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Professor On Why She Supports Harvard Admissions Practices

MELISSA BLOCK, HOST:

A lawsuit against Harvard University got a high-profile boost from the Trump administration this past week. The suit accuses Harvard of discriminating against Asian-American students in its admissions process. Now the Justice Department has weighed in, saying the college engages in unlawful racial balancing by using a vague personal rating that harms Asian-American applicants' chances for admission.

More than 500 academics, including many Asian-Americans, have filed their own legal brief defending Harvard's admissions practices. One of the co-authors of that brief is OiYan Poon, assistant professor at Colorado State, where she studies race and college access. Professor Poon, welcome to the program.

OIYAN POON: Thanks for having me.

BLOCK: And let's describe first how Harvard uses race in its admissions. The college describes it as a whole-person admissions process. They factor in personal traits, including likability and kindness and courage, along with test scores and academic performance and other things. And race is one of those factors that they weigh in.

POON: Absolutely. Race is one of many, many factors. It is not a determinative factor. It is not the only factor, which is in line with current case law in affirmative action.

BLOCK: The group that is suing Harvard - it's called Students for Fair Admission (ph). That group says its analysis of some applicants shows that by using personality factors, like likability, kindness, courage, that that actually makes the college discriminate against Asian-Americans. Do you see any truth to that?

POON: I do not. First, the analysis that was done for SFFA was very much cherry-picking data. The other analysis on the Harvard side that accounts for all data available demonstrates that looking at students' personal traits, including home community, parental occupation, major and academic interests - it does not bear out that there is a discriminatory situation happening.

BLOCK: The group's founder is a man named Edward Blum. He has challenged other affirmative action policies in court before. Do you think this one stands a chance of getting traction with the court?

POON: Well, unfortunately, I can't predict that, but I do know that it's certainly gaining a lot of traction in the public discourse. Ed Blum is a longtime legal activist who not only has attacked affirmative action in higher education, but his other campaign is around minority voting rights, including immigrant voting rights. And so he is not a friend of Asian-Americans.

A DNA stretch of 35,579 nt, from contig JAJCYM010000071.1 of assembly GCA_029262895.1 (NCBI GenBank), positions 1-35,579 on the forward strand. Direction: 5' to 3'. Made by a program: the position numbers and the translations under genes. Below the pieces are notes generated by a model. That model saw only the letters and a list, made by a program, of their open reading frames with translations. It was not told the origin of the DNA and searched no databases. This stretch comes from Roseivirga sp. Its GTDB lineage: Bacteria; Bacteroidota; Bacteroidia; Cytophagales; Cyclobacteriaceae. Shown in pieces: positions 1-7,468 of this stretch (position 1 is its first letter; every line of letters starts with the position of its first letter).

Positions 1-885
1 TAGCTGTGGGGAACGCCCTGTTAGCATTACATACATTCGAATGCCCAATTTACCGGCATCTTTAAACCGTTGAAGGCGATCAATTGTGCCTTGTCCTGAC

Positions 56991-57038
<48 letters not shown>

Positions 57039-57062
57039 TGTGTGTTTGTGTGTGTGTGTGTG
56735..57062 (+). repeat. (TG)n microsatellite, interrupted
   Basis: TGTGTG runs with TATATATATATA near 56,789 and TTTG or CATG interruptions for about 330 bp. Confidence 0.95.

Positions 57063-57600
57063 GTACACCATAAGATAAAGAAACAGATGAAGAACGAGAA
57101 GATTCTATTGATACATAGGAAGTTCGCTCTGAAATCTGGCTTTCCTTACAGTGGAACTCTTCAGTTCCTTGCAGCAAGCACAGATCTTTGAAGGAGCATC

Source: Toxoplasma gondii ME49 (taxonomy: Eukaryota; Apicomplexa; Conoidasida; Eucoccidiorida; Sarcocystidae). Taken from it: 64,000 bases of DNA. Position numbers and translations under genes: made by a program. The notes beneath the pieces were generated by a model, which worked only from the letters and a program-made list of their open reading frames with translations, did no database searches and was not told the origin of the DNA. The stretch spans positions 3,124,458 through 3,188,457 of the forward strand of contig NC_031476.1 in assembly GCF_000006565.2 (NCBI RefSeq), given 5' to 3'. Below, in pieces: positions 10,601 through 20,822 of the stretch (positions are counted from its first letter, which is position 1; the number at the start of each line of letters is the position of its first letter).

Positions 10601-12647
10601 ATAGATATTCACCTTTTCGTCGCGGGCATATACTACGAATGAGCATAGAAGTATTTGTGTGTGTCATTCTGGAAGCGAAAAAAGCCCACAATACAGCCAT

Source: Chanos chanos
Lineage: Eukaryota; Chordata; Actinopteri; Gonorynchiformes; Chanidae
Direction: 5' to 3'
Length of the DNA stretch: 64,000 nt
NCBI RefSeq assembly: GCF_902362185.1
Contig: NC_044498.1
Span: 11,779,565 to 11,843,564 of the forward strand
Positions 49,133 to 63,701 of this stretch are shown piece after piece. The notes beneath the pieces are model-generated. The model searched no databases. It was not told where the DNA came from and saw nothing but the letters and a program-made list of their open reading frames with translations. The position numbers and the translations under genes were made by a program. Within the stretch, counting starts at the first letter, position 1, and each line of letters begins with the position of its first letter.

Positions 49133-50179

BLOCK: I've seen this term used - racial mascotting - in other words, the idea that Asian-Americans are being used essentially as pawns for a broader aim of dismantling affirmative action. Do you think that's what's going on here?

POON: Absolutely. Ed Blum - in 2015, he approached a Chinese-American community organization and went to an event and basically said, I need an Asian plaintiff. If he was not racial mascotting, he wouldn't be - have been recruiting someone - an Asian face to be his cover for his anti-civil-rights agenda.

BLOCK: At the same time, though, there are Asian-American organizations that are supporting this lawsuit. And one of the groups, the Asian-American Coalition for Education - the president of that group said in a statement, I would like to advise all colleges that adopt Harvard admissions models, stop your discriminatory practices. Race-based admissions policy is divisive and immoral.

POON: Well, AACE is just one upstart organization - very new, only founded in 2015. And they do not represent the majority opinion among Asian-Americans. As we cited in our amicus brief on behalf of over 500 social scientists on this past Thursday, opinion polls over the last several decades demonstrate that the great majority of Asian-Americans remain supportive of race-conscious admission policies.

BLOCK: I was looking at an analysis of the incoming class, of Harvard's class of 2022. Asian-Americans make up 22.7 percent of that class, African-Americans 14.5 percent...

POON: Yup.

BLOCK: ...Latinos 10.8 percent. What do those numbers tell you?

POON: Well, when you consider that the national population of Asian-Americans is only about 6 percent, and Harvard's demographics of incoming students this year is actually close to 23 percent, it really just - using common sense, it doesn't seem that Harvard is discriminating against Asian-Americans. And then when you dig deeper into the data and analysis, it's clear that there is no evidence of anti-Asian bias.

BLOCK: OiYan Poon is an assistant professor at Colorado State University in Fort Collins. Professor Poon, thanks so much.

POON: Thanks for having me.

(SOUNDBITE OF EDAMAME'S "LEVELED") Transcript provided by NPR, Copyright NPR.